“New York State of Mind” goes right up there with “New York, New York” (either the On the Town version by Bernstein or the Liza Minnelli song) as one of the all-time great paeans to America’s largest city and Joel’s hometown. Joel recorded it on Turnstiles, the 1976 album that was his first to actually be recorded in his hometown after moving to L.A. to find his fortune. For the first time, he recorded with his band, since he was producing his own record after rejecting arrangements by Chicago’s producer James William Guercio, resulting in one of Joel’s true early treasures. The song namechecks local institutions and landmarks, from the world-famous to the delightfully obscure, and could rival its predecessors for official song status if the matter is ever put up for a vote. In any case, his fellow New Yorker Barbra Streisand had a minor easy listening hit with her sublime version from 1977’s Superman, paving the way for Erika’s jazzy take on the song. Erika flexes her signature pipes, as did Streisand, on some of the song’s more dramatic turns, but she keeps the proceedings light and breezy. New Englander though she may be, Erika feels right at home on a song that encapsulates its author’s zeitgeist as New York’s musical poet laureate, and her punk haircut courtesy of Hilfiger’s makeover looks sensational to boot.

Re-Interpretations:

Colton Dixon – “Piano Man” - Advanced

“Piano Man,” written during Joel’s California sojourn for his 1973 album Streetlife Serenade, was one of those songs that define an entire career.Whether people loved or hated its Dylanesque meandering and singsong lyrics, they had to admit in retrospect that Joel’s first hit, though nowhere near his biggest, embodied the status he came to enjoy as urban America’s everyman troubadour.As is often the case with his songs, there’s a story behind “Piano Man”: while waiting to clear up legal troubles with Family Productions, which had botched the mastering on Cold Spring Harbor, he hid out in piano bars as a lounge singer, a humbling experience for a promising young singer-songwriter.The song had a certain edge of sarcasm to it, but anyone who’s enjoyed a drunken karaoke night knows how easy it is for it to be taken literally.No matter what Joel or anyone else says about a song that admittedly does not rank with his most ingenious, “Piano Man” will always be one of the first things people think of when they think Billy Joel.Colton does accompany himself on the piano, oddly enough the only time anyone did on Billy Joel night, but he doesn’t just play the story song straight, which would not really work in the Idol context.By singing the vocals in a wavering, emo fashion, he puts the song in a whole new light, making it something that would sound perfectly at home on a Snow Patrol or My Chemical Romance record and delivering the most remarkable surprise of the night.While it’s always been clear that Colton had the looks and the heartthrob charisma to garner votes, this nuanced performance proves he may indeed have the talent to make it all the way to the finale.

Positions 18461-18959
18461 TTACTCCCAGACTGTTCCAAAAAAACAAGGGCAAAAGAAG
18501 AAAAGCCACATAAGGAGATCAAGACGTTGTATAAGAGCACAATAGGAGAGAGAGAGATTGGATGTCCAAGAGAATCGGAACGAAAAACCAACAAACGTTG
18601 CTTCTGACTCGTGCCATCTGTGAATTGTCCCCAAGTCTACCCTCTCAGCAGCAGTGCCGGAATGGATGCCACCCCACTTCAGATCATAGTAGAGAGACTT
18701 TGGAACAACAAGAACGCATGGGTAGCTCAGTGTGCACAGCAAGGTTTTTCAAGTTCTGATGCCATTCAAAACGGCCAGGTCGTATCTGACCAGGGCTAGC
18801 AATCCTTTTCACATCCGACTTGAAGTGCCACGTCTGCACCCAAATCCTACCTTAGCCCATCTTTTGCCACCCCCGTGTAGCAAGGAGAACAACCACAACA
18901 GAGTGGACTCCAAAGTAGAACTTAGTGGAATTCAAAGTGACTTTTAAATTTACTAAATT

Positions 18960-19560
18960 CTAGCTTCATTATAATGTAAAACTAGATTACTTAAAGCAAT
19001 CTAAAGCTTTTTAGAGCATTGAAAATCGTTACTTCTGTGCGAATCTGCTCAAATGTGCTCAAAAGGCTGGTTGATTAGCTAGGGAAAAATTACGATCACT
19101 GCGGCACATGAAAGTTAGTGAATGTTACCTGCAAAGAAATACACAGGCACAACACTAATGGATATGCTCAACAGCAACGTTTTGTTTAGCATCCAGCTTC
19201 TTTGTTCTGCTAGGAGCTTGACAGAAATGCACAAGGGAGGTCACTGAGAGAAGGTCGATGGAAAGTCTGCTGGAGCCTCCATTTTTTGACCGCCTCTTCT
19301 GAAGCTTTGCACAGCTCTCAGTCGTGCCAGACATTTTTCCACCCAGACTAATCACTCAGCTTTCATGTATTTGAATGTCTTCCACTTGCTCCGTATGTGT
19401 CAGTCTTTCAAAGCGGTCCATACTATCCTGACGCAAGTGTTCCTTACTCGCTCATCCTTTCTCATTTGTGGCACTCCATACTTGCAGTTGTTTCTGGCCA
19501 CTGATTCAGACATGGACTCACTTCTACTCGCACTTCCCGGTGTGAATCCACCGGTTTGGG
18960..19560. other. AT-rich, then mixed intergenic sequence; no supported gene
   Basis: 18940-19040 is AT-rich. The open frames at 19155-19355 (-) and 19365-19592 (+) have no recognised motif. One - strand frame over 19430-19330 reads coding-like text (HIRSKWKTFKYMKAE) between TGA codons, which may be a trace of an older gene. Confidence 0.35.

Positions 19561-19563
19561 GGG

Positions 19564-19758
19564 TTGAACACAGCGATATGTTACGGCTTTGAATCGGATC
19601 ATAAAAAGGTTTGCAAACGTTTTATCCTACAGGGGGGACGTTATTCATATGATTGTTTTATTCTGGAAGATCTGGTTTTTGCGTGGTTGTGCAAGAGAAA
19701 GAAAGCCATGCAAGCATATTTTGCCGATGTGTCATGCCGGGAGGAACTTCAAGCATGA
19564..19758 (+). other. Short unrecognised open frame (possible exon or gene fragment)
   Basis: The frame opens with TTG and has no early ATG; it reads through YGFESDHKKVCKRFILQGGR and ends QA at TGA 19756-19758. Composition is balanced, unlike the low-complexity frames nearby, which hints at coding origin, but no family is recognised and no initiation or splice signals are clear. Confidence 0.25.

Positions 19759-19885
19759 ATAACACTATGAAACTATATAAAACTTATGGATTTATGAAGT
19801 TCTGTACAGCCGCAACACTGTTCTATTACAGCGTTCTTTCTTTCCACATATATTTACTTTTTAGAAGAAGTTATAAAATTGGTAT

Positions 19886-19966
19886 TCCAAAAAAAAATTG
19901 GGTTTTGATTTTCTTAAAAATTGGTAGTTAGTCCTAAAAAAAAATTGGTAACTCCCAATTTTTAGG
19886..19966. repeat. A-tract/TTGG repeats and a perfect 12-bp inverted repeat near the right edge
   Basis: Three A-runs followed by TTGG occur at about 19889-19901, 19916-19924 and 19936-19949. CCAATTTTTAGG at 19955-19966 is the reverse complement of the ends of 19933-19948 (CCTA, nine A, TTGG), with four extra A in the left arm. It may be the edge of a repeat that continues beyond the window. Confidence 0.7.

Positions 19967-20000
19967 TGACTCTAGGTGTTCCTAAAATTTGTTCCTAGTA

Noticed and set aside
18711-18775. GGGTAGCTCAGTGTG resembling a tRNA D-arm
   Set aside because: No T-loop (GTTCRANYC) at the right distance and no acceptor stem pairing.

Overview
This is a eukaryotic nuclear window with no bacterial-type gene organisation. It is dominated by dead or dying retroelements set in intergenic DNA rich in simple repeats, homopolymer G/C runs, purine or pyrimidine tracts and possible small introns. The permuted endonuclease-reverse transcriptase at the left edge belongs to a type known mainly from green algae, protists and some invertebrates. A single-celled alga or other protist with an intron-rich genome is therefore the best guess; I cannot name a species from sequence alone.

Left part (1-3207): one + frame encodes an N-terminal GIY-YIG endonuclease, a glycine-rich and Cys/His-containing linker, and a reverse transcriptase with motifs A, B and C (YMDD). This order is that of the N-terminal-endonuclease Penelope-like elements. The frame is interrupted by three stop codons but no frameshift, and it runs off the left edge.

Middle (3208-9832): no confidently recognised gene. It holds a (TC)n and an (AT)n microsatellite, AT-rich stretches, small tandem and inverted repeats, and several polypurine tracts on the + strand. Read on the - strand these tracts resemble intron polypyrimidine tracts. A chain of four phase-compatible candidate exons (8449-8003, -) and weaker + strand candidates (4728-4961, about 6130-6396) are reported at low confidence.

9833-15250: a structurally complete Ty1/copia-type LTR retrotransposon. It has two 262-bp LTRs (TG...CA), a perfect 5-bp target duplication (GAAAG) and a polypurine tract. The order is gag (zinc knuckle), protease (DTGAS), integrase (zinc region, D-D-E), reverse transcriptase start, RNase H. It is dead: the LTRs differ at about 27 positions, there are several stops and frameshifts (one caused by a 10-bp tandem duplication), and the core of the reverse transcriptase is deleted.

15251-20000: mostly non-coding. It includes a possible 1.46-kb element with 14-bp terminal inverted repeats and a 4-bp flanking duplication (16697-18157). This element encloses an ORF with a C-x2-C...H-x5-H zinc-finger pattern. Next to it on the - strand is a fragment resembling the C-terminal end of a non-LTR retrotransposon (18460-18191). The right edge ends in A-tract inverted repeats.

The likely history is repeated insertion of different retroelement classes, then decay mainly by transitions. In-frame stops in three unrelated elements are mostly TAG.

Jessica Sánchez – “Everybody Has a Dream” - Advanced

“Everybody Has a Dream” was yet another track from The Stranger, and crystallized the anxiety of a man trying to recapture the ambition that drove him to become an artist in the first place. Joel’s melody was low-key with a hint of gospel, the latter courtesy of the organ backing that producer Phil Ramone provided on the track. The lyrics posed the eternal questions: “Who am I?” “What am I searching for?” “Where am I headed?” This gives them a universality often lacking in the very specific content of Joel’s songs. It also appeals to Jessica, who sees in them a reflection of her own meteoric rise to stardom through the serendipity of American Idol. This song tells something akin to her story, and she takes direction perfectly from her mentors while bringing her own personal connection to the song. She makes it work as urban contemporary without over-singing the verses, recovering the excellent standard she set with her version of “I Will Always Love You” and proving that her dream of Idol victory has a good chance of coming true.

Phillip Phillips – “Movin’ Out (Anthony’s Song)” - Advanced

“Movin’ Out (Anthony’s Song),” from The Stranger, was Joel at his most sardonic. The song’s prosaic melody fit a biting lyric, in which Joel skewered the superficiality of many city-dwellers’ attempts at upward mobility. Like most satire, “Movin’ Out” may not have been the easiest pill to swallow for its targets, but the cautionary tale of greedy Tony’s self-destructive avarice did have a positive purpose if one looks deeper, a certain injunction to appreciate what one has and not sacrifice it for the sake of distant, possibly unattainable goals. In a time when the excesses of capitalism are once again being questioned, Phillip’s song choice hits a bit of a nerve, and he makes sure we get to hear every one of Joel’s intricate words by slowing down the tempo. In the same manner as he did with Phil Collins’s “In the Air Tonight,” Phillip makes “Movin’ Out” a more compelling experience in some ways than the record by emphasizing the song as composition and not merely as a commodity, a welcome development in today’s commercialized music scene. His guitar, his casual fashions, and his occasional growling tone are not “crutches” he relies on to avoid letting go, as the mentors insinuate. They are all part and parcel of the way he simultaneously respects and expands upon a song, letting it breathe and showing us another side of a work of art that we never knew.